Report, feature, obituary and press documentary are some of the new journalistic genres successfully learned by the School of Advanced Journalism students at the course dedicated to longform articles. The course lasted five days and it was held by Alina Radu, director of “Ziarul de Gardă” newspaper. Young people tested their observation skills, attended an event, made a detailed character sketch and learned writing obituaries.
The course began with a general presentation of the journalistic genres that fall under the category of longform articles. Students found out about different types of reports, learned the principles and structure of such materials, and the trainer drew their attention to the fact that the most important – and mandatory – element of a report is the journalist’s presence on the scene of events. Alina Radu also mentioned that, unlike news stories, reports allow the journalist to use various literary techniques to describe the atmosphere clearly and with plenty of details. “Readers should see, hear and feel,” she said. Then, the practical part of the course followed, and students had to make a report, a character sketch and an obituary.
How are ideas for reports “born”? Where can we find topics? How can we write in a different, interesting and captivating manner? To help students find answers to these questions, Alina Radu invited two journalists specialized in writing reports and character sketches to a meeting with students. The guests were Polina Cupcea, one of the founders of the “People and Kilometers” web portal, and Dorin Galben, a presenter for 10 TV station. They had both successfully studied at the School of Advanced Journalism, and now they shared with students interesting details from their professional experience, discussed about the way an idea turns into the topic of a report and noted the importance of observation and of details.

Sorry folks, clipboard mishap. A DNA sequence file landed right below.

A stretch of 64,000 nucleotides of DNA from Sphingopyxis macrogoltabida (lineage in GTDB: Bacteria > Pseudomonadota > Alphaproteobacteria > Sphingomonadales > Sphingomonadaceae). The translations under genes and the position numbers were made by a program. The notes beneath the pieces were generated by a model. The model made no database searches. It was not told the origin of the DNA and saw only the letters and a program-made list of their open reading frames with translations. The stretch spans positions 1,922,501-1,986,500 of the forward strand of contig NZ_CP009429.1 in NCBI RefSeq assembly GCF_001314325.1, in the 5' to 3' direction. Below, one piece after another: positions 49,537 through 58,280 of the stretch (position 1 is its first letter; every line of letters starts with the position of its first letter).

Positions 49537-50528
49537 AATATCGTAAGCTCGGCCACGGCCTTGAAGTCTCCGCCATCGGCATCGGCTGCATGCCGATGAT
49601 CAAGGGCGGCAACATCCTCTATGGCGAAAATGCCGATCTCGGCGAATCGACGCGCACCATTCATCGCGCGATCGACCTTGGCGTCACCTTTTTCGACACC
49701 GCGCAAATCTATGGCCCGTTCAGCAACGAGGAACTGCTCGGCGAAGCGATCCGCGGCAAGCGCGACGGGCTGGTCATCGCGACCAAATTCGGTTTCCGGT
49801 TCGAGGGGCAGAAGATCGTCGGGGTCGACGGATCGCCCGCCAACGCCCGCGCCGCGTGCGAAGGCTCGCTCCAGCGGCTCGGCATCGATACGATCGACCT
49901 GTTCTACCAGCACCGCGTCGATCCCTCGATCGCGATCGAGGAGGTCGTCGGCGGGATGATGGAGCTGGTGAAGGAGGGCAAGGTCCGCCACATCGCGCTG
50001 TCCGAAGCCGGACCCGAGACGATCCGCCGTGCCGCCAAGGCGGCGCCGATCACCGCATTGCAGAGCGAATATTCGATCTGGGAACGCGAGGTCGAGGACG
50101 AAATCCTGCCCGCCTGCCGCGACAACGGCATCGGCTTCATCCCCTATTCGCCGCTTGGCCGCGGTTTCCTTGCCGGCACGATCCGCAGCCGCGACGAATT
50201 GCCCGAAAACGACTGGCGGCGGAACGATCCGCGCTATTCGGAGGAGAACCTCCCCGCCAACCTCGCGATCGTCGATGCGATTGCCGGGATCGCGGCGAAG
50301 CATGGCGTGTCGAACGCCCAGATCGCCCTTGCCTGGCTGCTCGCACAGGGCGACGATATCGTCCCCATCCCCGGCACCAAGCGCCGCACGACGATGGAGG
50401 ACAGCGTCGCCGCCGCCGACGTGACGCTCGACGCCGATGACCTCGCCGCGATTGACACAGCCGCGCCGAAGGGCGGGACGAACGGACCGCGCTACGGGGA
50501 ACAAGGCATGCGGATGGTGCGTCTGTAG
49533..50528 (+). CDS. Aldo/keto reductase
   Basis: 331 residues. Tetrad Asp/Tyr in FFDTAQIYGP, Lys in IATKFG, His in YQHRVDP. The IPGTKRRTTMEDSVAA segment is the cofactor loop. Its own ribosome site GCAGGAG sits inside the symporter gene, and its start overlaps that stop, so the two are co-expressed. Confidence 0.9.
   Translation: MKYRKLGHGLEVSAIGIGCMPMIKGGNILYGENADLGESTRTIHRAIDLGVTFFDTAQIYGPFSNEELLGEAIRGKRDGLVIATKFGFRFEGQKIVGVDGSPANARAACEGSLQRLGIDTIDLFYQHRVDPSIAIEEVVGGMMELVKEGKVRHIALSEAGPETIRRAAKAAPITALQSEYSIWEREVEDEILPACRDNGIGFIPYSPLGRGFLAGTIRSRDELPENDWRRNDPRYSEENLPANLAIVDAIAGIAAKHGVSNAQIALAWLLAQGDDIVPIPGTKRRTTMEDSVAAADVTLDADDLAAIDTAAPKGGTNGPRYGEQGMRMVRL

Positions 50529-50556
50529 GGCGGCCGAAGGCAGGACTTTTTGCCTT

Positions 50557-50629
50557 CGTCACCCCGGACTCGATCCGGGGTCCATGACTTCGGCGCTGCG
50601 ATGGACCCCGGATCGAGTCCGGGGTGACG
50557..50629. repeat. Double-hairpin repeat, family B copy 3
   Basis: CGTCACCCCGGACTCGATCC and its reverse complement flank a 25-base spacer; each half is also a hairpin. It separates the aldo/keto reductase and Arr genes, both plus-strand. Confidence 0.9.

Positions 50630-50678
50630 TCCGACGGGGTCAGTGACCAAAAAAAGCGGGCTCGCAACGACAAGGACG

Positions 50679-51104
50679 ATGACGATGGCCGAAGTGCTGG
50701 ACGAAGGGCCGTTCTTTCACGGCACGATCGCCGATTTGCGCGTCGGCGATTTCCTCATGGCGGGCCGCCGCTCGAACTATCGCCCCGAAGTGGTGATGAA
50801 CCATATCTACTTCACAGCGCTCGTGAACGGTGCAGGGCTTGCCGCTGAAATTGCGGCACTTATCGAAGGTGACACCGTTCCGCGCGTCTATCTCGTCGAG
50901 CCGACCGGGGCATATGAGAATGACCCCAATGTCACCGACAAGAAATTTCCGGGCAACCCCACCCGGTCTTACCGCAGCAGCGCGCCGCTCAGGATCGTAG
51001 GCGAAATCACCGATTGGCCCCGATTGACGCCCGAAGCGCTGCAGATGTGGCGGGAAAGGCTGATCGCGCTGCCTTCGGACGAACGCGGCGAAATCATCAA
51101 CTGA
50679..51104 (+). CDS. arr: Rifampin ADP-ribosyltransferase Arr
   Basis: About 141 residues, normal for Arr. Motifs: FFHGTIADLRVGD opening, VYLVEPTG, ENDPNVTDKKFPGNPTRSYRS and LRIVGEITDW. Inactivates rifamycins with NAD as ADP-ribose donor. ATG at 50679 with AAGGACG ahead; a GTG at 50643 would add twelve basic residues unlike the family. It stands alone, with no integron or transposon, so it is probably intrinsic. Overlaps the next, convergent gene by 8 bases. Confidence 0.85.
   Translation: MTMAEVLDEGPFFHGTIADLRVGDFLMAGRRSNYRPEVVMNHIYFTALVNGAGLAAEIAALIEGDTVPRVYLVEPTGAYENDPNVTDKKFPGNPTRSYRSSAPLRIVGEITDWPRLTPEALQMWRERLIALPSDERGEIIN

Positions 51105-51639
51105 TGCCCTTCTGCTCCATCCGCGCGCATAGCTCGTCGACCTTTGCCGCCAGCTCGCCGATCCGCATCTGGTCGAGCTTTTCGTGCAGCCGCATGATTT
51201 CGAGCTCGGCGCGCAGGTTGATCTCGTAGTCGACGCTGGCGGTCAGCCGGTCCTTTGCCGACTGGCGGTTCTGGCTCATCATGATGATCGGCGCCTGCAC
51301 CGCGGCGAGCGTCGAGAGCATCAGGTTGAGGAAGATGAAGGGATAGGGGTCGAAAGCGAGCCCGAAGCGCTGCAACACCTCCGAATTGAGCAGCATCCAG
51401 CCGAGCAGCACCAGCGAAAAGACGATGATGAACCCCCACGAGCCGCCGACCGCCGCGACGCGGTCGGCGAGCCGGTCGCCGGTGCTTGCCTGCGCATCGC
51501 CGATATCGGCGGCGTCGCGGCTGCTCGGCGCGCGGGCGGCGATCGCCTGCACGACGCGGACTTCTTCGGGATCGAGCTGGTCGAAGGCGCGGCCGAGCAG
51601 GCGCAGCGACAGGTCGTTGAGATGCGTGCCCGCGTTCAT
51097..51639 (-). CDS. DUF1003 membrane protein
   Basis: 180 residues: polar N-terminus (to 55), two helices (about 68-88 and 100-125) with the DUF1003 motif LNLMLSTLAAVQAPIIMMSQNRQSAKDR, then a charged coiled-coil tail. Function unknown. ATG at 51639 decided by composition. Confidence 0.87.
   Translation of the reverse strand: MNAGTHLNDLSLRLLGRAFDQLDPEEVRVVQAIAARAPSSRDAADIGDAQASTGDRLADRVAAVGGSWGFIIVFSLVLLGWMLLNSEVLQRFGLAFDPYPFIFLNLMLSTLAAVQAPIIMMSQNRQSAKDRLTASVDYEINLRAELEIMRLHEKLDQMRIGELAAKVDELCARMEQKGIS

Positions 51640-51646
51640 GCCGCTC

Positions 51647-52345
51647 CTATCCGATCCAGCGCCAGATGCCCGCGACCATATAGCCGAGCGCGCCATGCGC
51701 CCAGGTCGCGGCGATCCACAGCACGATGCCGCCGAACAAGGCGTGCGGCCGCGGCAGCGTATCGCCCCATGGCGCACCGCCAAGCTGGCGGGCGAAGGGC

Polina Cupcea, who specializes in longreads – articles written in the storytelling technique, – mentioned that a report or a character sketch should be written in a simple language, but attractive to the public. “The topic should be as exotic and picturesque as possible, and also different from what others have written. Get away from the ordinary, go to villages, talk to simple people. They are the most important source of ideas for your stories,” the journalist said.
The next course for SAJ students is Media Law.